How AI is disturbing my Medium reader experience and making me explore less

(what’s on and what now, seen from a reader’s perspective)

Francis Laleman
7 min readSep 15, 2023


From the Gardening Books section in my library at Bayt al-Andalus, Belgium — flaleman, 2021

Medium has long been a platform for writers to connect with a curious and engaged audience. As a writer, I have been a happy contributor for some time now.

But wait a minute.

I am not afraid of ChatGTP

Unlike many other writers, when AI language models appeared for mass use, such as ChatGTP in the fall of 2022 and Google Bard a few months later, I was not too impressed. No panic in my house! — and certainly no fears that ChatGTP was about to make my work obsolete or anything of the sort. Sheer originality and weird boundary-crossing between fields seemingly far apart have always been my hallmark, and the stuff that ChatGTP came up with — upon my prompts, however well-versed and finetuned and cunning and witty — was blatantly low quality rubbish.

My writing has always been truly personal — and I have always nurtured the idea of not snugly fitting into the algorithm as a token of honor. I am a multilingual and tend to use a mixture of expressions à la bonne heure, taken from different cultures and languages. And my background: imagine a somewhat unboyish boy on a bicycle cruising from the deep dark forests into the windswept coastal plains, on his way to collect shells and fly-run into the gulls and avocets on the swampy mudflats reappearing from the dark entrails of the North Sea with every low tide. The salty taste of sea on my chapped lips and sunburnt cheeks. The tears rolling from my eyes, hurting, pushed out by the sharpness of the hollering winds rolling by on their way south from the arctic. The White Cliffs of Dover in sight, over there, look!, glistering on the horizon — a constant call and promise of further, and more, and the oceans beyond.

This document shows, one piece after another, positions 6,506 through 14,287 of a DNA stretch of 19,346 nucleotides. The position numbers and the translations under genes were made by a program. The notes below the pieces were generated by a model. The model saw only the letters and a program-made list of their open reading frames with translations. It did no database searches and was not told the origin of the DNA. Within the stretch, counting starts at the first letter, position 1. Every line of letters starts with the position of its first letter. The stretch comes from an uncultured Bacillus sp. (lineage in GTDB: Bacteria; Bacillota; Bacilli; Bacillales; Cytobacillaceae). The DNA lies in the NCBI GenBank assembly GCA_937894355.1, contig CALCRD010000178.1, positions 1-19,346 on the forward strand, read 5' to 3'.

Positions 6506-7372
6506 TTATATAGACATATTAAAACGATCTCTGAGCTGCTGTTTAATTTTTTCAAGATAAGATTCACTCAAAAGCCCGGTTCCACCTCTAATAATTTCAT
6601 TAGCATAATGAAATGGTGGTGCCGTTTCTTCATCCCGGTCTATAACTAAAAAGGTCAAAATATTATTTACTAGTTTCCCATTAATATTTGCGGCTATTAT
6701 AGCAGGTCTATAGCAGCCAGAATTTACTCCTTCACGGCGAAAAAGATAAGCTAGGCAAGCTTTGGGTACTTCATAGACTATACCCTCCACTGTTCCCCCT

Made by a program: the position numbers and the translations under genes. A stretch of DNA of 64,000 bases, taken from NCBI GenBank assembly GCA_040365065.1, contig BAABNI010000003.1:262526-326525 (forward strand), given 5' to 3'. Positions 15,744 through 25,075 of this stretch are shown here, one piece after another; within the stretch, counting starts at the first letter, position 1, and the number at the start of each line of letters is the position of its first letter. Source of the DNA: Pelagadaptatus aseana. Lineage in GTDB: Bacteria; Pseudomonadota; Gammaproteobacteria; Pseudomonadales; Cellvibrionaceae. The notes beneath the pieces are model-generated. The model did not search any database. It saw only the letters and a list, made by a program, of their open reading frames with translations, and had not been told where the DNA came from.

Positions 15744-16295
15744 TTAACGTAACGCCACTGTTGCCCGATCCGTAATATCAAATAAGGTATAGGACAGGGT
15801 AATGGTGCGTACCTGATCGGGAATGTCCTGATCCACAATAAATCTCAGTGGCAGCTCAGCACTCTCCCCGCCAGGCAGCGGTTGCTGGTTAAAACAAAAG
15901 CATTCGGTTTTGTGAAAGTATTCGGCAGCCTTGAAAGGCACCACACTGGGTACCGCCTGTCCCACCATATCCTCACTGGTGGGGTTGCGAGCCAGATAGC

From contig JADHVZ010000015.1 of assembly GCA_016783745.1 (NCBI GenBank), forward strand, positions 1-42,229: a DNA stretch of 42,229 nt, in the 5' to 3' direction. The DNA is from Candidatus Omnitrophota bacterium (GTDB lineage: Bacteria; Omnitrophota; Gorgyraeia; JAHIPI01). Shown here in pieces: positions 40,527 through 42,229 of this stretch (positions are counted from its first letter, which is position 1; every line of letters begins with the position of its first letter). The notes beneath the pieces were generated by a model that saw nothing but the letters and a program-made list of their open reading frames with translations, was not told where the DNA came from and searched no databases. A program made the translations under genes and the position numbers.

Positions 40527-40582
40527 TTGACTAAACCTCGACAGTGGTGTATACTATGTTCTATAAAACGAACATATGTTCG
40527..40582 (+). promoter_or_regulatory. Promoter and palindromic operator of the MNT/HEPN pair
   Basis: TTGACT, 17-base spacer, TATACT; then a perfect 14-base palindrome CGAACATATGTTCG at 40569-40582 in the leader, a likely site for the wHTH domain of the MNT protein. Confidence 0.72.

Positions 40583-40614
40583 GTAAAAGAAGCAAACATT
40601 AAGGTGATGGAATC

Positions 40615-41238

Mudflat hiking — image by Wikimedia (no author provided) 2008

And spelling. And words. Concepts. Ideas. I liberally use words and phrases from Japanese and Chinese and Sanskrit and Pāli. I am a wordsmith. I play. I create. I mess up. I…



Francis Laleman

a husband, father, painter, writer, educationist, designer, facilitator. author of “Resourceful Exformation” (a book on facilitation) available from Amazon.